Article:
There was a bit of a rumpus at the Berlin ITB travel fair. It was to do with a logo, the one for the Maldives, official partner of the 2016 fair. Was it familiar? Was it rather like the logo used for Spain by Turespaña, the one that the painter Joan Miró had designed all those years ago?
Well, perhaps there was some similarity in the image of the sun, though whether it was a conscious attempt at imitation would be impossible to say. What one can say is that the Maldives' logo lacks the distinctive Miró flavour. Similar maybe but not the discernible style that characterised much of Miró's work.
The Turespaña logo dates from 1984, the year after Miró died. It is a logo that is one of the most recognisable graphic displays of branding in the tourism world. In terms of recognition, it is right up there with New York. While Miró may not be to everyone's taste, there is no denying the unique quality of the logo and of so much of his oeuvre. It is unmistakably Miró and it is for this reason that the logo has acquired such a reputation. It is different. It stands out. It makes a statement. It also captures the essence of culture - art in this instance - and of what Spain represents for so many, the sun. As a logo, it does more or less everything a logo should do.
This was not the first time that Miró had designed a logo for tourism. In the early 1970s he donated one to the Fomento del Turismo, the Mallorca Tourist Board. The Sol de Mallorca should arguably now be as famous and as recognised as the Spanish sun. Perhaps they thought there would be confusion by having two Miró logos. Perhaps it was because the newly formed regional government wanted, from 1983, to have its own logo. Whatever the reason, the Sol de Mallorca ceased to be the abiding image for the island's tourism. There has not been a good one ever since.
A logo is only as good as what supports it and what it represents. If a destination lacks substance, strong attributes and messages, then a logo on its own achieves comparatively little. A strong logo isn't always necessary, though. Palma, for example, is doing fine without having one.
In Palma's case, it is the substance and the marketing of its virtues which are proving to be the bedrock for the city's current success. And one of these is Miró. Of the three giants of twentieth century Spanish art, Miró didn't cultivate fame and notoriety in the way that Dali and Picasso did. For this reason, his name is not as strong on a global stage. But it is strong enough, and precisely because he was an altogether more humble man, it can be argued that there was and is greater substance to him. He didn't need the extravagances of publicity to declare his genius.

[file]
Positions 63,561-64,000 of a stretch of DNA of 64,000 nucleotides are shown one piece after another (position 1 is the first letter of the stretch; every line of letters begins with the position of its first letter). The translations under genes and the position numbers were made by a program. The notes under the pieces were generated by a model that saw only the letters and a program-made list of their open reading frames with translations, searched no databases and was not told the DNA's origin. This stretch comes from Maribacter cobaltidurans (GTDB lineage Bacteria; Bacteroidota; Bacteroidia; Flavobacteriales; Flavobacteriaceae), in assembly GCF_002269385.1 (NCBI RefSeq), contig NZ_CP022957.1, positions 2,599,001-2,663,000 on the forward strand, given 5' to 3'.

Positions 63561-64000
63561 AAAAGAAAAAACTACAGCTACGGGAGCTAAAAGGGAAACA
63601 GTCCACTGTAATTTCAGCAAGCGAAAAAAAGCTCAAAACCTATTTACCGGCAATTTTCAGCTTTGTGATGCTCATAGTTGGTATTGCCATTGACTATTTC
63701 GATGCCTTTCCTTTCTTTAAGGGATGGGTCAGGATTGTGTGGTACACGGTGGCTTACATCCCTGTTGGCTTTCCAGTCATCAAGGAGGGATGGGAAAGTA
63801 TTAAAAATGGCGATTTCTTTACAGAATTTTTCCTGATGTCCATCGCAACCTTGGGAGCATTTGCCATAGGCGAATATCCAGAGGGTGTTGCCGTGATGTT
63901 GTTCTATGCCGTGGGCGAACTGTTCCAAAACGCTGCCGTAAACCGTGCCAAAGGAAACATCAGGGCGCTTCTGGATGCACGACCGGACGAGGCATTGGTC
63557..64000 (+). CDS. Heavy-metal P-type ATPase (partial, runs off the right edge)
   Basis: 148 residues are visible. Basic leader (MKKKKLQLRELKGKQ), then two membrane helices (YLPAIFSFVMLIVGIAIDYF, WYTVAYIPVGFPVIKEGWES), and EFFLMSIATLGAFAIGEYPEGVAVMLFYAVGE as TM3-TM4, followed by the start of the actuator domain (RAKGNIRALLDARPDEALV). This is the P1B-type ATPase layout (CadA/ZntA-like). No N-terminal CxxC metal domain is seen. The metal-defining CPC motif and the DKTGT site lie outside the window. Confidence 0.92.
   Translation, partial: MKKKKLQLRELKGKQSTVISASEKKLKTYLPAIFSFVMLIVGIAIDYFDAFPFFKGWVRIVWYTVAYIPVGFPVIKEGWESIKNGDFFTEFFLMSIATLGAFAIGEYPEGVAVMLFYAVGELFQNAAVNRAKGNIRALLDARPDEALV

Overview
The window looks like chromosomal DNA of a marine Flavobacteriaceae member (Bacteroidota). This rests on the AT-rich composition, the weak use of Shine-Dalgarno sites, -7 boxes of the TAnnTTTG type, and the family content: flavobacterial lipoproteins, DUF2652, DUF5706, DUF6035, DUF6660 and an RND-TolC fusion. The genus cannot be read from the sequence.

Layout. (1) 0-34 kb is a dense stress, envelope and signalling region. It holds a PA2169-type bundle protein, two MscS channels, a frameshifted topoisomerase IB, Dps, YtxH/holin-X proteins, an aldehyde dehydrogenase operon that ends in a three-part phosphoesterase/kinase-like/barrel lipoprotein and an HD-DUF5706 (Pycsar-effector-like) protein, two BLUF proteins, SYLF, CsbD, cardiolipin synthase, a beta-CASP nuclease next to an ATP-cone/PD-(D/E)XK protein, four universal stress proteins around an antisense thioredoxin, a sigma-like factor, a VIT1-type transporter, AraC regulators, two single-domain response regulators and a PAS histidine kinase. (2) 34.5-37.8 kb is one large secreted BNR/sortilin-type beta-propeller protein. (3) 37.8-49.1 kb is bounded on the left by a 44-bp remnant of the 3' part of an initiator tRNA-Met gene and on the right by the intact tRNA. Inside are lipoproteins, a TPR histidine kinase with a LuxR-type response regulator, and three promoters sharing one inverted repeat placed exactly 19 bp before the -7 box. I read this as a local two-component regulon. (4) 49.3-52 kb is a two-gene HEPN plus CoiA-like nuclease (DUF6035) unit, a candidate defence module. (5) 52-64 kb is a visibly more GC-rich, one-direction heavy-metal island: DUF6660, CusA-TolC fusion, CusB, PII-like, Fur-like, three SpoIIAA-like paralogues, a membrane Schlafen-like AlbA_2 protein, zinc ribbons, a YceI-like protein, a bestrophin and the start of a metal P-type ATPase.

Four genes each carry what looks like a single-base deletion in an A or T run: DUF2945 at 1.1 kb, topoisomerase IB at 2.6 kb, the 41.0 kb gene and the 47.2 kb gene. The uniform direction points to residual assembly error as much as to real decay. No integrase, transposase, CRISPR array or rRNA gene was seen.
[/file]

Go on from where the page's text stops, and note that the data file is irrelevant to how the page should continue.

Miró, the man, his work and his personality have become something of a marketing concept for Palma. It makes very good sense that he should be, as does the apparent closeness between the Pilar and Joan Miró Foundation and the city in using this personality. To promote a city of culture, then who better to do so than an artist with such a strong association with the city and who bequeathed to it the buildings which combine to provide the Miró museum.
Mallorca has had a thing with using individuals for promotional purposes in the past, though this hasn't necessarily been terribly successful. Michael Douglas was arguably one of the more successful, but a weakness of the approach has been to use personalities whose associations are relatively superficial. This cannot be said of Miró. His Palma roots were and are deep.
When writing yesterday's article about the Tramuntana, I had thought about this use of personality. Reflecting on Palma's 365 marketing, Miró as some sort of figurehead is ideal. But Palma's marketing is, as observed yesterday, in a totally different league to that of the Tramuntana. It is heading towards a peak of excellence, while the Tramuntana's has yet to even aspire to make base camp.
If there were to be a personality for the Tramuntana, who would it be? Who, for a global audience, has the substance that Miró has for Palma? There are few candidates. Not Ramon Llull because the world doesn't know him. Not the Archduke Louis Salvador because only German speakers are aware of him. Chopin (and George Sand)? No. A three-month only residence disqualifies both as does the dislike that they expressed for Mallorca. Which leaves?
Someone with a deep association with the mountains and affinity with the culture. Someone whose name goes around the world. Someone who assisted in even better known personalities coming to Mallorca - Ava Gardner, Orson Welles and others. Robert Graves is that someone.